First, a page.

Regardless of who is painting a more accurate picture of the world, the more popular tweeter will have a bigger influence.
        When something goes viral, or becomes the focus of an Us vs. Them dispute, then it is elevated in perceived importance.

        I’m not suggesting that all that is out there is nonsense or not a reflection of reality, just that the noise of social media, churnalism and passionate people can make things seem vital and move people away from what should be the focus.

        A local example would be the marriage debate.
        It should not have become the centre of the Australian political world.
        It is just not something that should have chewed up so much space.
        Yet it’s subject matter is such that it is perfect for opinion pieces and distraction politics (both Labor and Liberal).
        I think that this led to the issue being dragged out as well as drowning out other important news and room for discussion of other things.

        The internet and social media has been great for bringing things into view, but also distorted their size.

        To return to identity politics could these topics, and the responses to the through the SJWs, ALT-Rs and so on, have been so big and loud and seemingly overwhelming without the current media landscape and the echo chambers we choose to spend our time in? Would every little thing seem to be an infringement upon our being if we weren’t being bombarded by both sides every time we log on? I suspect not.

    • Thoughtful post Footsore, but I’m a bit with Mig on this one. Some of the SJW stuff is making it into Law – that is the real world if I’m not mistaken.

      • Cheers Hector,

        I’ve replied to Mig if you are interested.

        In regard to the SJW stuff, most of it seems overstated by both sides. And, I find those that yell SJW most loudly tend to be SJWs themselves, their just proclaiming that their values should be the dominant ones.
        The one thing I always try to remember is that we’ll all be considered to be fools by the folks of the future when they compare their norms to ours. Helps me to not take it too seriously.

  39. Ooh la la. Doux souvenirs de la grande pas de deux…

    Trump attracted a broad church: all ages, all educations, mid to high incomes, remarkably white. I doubt there is anything at all the Left can do to attract these voters – too many pundits are still confusing the desires of Sanders voters with the desires of Trump voters. Trump voters are not interested in the same SJW a social justice Piketty pontificating.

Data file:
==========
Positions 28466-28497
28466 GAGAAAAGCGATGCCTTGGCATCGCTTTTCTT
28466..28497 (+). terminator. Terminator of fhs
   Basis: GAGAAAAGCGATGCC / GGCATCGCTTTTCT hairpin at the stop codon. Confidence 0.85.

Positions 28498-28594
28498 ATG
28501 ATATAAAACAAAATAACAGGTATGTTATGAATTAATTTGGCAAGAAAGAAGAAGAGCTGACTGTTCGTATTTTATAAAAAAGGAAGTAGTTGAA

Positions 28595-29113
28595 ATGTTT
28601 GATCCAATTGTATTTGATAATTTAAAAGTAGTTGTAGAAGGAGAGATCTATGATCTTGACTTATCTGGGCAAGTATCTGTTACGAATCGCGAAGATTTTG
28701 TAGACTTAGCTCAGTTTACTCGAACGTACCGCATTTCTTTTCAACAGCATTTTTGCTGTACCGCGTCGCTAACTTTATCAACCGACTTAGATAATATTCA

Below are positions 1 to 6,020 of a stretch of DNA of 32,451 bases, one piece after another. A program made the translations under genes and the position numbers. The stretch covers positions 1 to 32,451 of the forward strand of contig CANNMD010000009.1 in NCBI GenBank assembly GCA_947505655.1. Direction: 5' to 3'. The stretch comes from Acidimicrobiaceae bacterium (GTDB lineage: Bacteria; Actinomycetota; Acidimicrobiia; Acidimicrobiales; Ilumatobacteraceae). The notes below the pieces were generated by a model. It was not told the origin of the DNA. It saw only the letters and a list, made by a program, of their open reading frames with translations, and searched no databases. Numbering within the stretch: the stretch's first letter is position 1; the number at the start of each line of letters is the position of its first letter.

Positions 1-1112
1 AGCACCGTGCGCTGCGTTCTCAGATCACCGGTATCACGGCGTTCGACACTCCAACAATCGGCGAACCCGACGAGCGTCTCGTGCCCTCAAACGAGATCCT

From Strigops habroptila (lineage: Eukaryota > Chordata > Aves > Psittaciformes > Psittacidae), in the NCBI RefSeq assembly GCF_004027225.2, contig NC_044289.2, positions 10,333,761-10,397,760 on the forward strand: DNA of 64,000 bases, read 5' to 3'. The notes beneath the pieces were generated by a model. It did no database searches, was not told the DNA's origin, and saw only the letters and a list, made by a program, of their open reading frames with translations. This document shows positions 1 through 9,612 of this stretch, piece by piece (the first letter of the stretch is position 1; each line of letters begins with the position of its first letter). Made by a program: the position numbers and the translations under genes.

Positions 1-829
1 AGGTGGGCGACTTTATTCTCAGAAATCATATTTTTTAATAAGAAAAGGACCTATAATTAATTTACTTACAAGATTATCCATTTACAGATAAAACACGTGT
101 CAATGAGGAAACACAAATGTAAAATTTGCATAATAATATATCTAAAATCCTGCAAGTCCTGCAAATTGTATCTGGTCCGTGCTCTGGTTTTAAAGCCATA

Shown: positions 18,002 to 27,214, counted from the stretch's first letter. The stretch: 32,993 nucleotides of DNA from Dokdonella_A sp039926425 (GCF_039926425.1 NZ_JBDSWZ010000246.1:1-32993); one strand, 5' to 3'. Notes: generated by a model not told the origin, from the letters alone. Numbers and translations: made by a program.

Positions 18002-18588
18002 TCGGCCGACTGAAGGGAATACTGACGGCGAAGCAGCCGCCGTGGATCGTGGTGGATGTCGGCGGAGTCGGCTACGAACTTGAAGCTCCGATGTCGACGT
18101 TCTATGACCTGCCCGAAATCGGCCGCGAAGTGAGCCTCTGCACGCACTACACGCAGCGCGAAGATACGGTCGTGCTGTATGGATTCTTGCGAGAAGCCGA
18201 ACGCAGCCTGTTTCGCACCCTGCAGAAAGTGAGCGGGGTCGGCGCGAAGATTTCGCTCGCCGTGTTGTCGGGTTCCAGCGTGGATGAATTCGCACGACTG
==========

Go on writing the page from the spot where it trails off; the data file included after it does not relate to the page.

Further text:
Trump voters are more likely to find comfort in a Randian world, at least theoretically. Masters of their own destiny, self-reliant, can-doers. Not mamby pamby give me a handout I need a safe space whinging lefties. No way.

    I don’t agree that the left should pursue with renewed vigour social justice issues (good grief we’re drowning in victimology). I have no clue what ‘equity based on class’ is – don’t like the sound of it – please explain!

    Eventually demands on taxpayers generated by modern social welfare democracies will kill the welfare state. If anything there might just be a movement towards a diminution of the welfare State and a return to gutsy capitalism, responsibility for self and a compulsory Ayn Rand course in senior high – get them before the liberal arts professors do.

    • “Trump voters are more likely to find comfort in a Randian world”

      Ayn Rand couldn’t find comfort in a Randian world, she was a welfare recipient at the end of her life.

      If she can’t find comfort in it, it’s hard to think it’s feasible that anyone else can.

      • I’m aware of that – hence ‘theoretically’. Nothing and no one is perfect. Nonetheless it is time for a return to a less intrusive State, a windback of redistributive policies, reduced taxation and increased personal responsibility. The Left’s automatic response is to create a victim, create a scapegoat, impose more taxes. The tax burden is too great on too few. This must be remedied.

        Any idea what ‘equity based on class’ is?

      • “..Trump voters are more likely to find comfort in a Randian world, at least theoretically. Masters of their own destiny, self-reliant, can-doers…”

        LOLOLOLOL

        Most voters do not have a clue who Ayn Rand was or the weirdo self absorbed fantasies she passed off as … not sure what to call it but it is filed with the best of Ron L Hubbard..

        Next thing you are going to tell me that conservative catholics prefer the Fountainhead to the New Testament.

        Self reliance, independence, community minded are values that long long long predated your favourite page turner from Hollywood

        Sure lots of people are not taken by the lefty globalist nanny state internationale but that is not the same as saying they are keen on the international neoliberal corporatist TPP/NAFTA rent seeking option either.

        Trump made it clear he was opposed to both.

        He may prove to have been lying about that but we shall have to wait and see.

      • Exactly Mig. Rusty’s was the tired knee jerk reaction to Rand. Paul Johnson wrote a book, Intellectuals, pretty routine for intellectuals whilst promulgating revolution to have a variety of failings common to Man. Doesn’t necessarily mean you throw out the baby.

      • The left should embrace punitive and greater taxation, should embrace a law and order crackdown and personal responsibility for the executive class, should constantly identify the perpetrators in the executive class, should channel community anger on to the media and banks, should refuse to engage in the identity politics distraction, should refuse to engage the false choice and libertarian fantasy of the state v market, should welcome criticism from the liberal elite.